Random musings of a wandering soul

How do you do it?

chic The fragrance hits you first, as if you are suddenly transported to a heavenly garden full of exotic flowers. The tip of a dainty shoe in the most unusual of colors, slowly peeps out and a perfectly coordinated apparition slowly emerge out of a squeaky clean car in the office parking lot. A sleek laptop bag on one shoulder, a small handbag made of exquisite leather in exactly the same color as the shoes, hanging from the crook of the other arm , a perfect pair of legs clad in spotless linen trousers, a toned upper body shrouded in some kind of ethereal material, a shrug that shrugs itself casually across the shoulders, a face that looks as if it is moulded from the best aromatic wax and oh, that lovely crown piece, the silky hair flowing gently in the breeze with not a strand out of place. Not to forget that light pink lipstick on the pouting lips, the kohl lined eyes that are hidden under that huge Prada shades and a pair of not so tiny diamond ear rings and the exquisite neck piece.

Now, if you can drag your eyes off,just for a moment, take a look at that dusty car that has just tried to knock you down. The door opens all of a sudden, something that resembles a bundle almost falls out, before straightening itself out into a human shape that resembles a pumpkin perched on a pair of drumsticks. A coconut for a head and its husk for hair that is flying frantically in all directions. A pair of brown shoes that has seen much better days, and a backpack that is still trying to figure out whether it is black or grey. “No handbag?”, you ask.”What is that?”, she asks back. Is it a hallucination, you wonder. That’s me, I answer.

Just how do they do it?

I have always been in awe of these all lady, not even a bit of tom boy- ish kind of women around me. The first one in my life was my grandmother. Whiter than the whitest ‘chatta’ and ‘mundu’ (a traditional christian ladies wear in Kerala), starched to a stiffness that it could easily replace a school master’s rod and a ‘kavini’ (made of the ubiquitous kerala saree material of much better quality than what we get today), she was a real lady from head to toe. My mother was not as perfect, thank God for small mercies, but good (err…bad?) enough. And the common grouse was always, “why is this girl like this?”. No kajal, forget the bindi, at least get rid of those sack clothes. And I would be like , how dare they look down on my classy khadi-wear?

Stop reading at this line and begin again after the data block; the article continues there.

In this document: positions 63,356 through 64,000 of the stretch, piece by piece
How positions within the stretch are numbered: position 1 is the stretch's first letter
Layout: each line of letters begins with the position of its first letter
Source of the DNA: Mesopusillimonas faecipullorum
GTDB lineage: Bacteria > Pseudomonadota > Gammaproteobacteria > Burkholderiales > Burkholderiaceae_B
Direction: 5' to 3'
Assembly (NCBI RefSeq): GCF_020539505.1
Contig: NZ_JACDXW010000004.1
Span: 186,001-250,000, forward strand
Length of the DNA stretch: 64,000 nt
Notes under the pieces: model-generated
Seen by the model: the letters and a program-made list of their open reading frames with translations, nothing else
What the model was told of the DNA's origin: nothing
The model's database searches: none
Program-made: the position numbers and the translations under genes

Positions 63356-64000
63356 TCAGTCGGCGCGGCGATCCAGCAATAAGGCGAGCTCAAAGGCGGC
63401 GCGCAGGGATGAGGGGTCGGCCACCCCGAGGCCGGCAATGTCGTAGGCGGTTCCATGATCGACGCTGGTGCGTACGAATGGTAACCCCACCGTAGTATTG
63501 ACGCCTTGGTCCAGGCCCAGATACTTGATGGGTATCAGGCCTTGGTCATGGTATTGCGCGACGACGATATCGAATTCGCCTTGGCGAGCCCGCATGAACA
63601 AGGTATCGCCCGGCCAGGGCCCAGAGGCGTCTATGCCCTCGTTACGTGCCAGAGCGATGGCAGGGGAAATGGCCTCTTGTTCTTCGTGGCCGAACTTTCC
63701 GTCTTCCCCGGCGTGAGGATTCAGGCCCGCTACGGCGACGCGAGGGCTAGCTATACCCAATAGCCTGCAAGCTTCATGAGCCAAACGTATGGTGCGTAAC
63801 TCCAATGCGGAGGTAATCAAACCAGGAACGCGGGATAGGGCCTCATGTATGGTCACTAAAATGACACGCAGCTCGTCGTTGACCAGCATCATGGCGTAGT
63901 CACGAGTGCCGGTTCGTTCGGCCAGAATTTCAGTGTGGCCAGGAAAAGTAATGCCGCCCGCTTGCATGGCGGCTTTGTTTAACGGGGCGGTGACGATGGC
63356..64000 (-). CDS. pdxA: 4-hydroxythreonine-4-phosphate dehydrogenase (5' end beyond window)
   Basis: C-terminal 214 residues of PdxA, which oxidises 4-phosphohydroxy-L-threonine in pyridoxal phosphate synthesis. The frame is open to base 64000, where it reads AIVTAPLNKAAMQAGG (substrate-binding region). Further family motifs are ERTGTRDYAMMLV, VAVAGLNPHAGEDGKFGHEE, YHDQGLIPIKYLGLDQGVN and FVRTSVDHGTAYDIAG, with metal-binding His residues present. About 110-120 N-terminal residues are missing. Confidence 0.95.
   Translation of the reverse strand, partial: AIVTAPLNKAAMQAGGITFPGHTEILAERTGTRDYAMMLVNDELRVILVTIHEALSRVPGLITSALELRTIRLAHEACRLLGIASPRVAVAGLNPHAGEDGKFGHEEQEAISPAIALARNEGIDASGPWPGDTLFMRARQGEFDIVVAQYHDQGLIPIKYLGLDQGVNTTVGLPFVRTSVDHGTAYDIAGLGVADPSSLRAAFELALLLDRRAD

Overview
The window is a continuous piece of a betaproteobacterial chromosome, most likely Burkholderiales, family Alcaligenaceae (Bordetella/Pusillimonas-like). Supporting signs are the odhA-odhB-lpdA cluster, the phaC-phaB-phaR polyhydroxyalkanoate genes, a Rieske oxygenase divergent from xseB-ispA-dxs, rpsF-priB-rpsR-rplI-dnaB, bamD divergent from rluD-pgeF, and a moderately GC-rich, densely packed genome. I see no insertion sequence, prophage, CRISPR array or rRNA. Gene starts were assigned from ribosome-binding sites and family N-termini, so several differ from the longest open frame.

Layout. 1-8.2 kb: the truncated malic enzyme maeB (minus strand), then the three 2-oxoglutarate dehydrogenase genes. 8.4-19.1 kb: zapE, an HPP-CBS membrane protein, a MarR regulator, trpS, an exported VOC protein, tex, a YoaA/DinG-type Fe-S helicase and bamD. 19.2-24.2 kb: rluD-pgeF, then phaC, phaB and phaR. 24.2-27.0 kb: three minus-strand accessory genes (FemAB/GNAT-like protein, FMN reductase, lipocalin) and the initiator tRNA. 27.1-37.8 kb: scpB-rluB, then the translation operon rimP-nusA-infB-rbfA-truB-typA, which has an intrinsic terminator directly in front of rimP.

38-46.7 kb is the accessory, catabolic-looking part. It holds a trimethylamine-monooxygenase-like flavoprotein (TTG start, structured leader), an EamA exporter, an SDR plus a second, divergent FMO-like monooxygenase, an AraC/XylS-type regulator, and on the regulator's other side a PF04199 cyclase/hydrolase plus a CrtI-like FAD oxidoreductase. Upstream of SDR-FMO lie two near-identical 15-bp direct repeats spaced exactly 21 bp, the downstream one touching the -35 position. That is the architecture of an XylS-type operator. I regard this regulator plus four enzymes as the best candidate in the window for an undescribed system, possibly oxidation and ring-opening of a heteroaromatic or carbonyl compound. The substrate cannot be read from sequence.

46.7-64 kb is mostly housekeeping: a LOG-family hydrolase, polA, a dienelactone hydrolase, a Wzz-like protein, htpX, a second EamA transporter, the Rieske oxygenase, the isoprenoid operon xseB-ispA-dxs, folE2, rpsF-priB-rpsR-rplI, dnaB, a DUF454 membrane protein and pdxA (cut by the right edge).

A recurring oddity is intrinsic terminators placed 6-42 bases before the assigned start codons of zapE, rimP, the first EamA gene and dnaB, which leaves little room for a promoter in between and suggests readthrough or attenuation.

School days were kind of okay, thanks to nuns and uniforms. College also passed by with friends most of whom were only marginally better than me. Then came the hostel days. That is where I learnt that blush was more of a noun than a verb, mascara was something that you put on your eyelashes and not eat (that it was called mascarpone and not mascara was something that I learnt years and years later) and that manicure was something that was done to your nails and not just how the lush green lawns in Rajendra Maidan looked like. The word gauche must have been invented after someone saw me in action. Then, as now, the saving grace was the book in my hand that branded me an intellectual. Ha!

The less said about the saree days of the CA times. Our sir had this typical notion that girls looked professional only in sarees (now that I look back, what profession was he thinking of, I wonder πŸ˜‰ ). Obviously he had never tried getting into a private bus in Ernakulam, on a typical monsoon day. Eons ago, if any of you have happened to see a frustrated soul trapped in a drenched cotton saree splattered with mud, twisted in an awkward angle, trying to close an umbrella with one hand, hold on to some huge hardbound files with the other, turning her shoulder like a nagina in a c-grade bollywood movie to keep her hand bag squarely in place and at the same time getting on to a red bus that is ready for take off, I confess, that was your truly, my friends!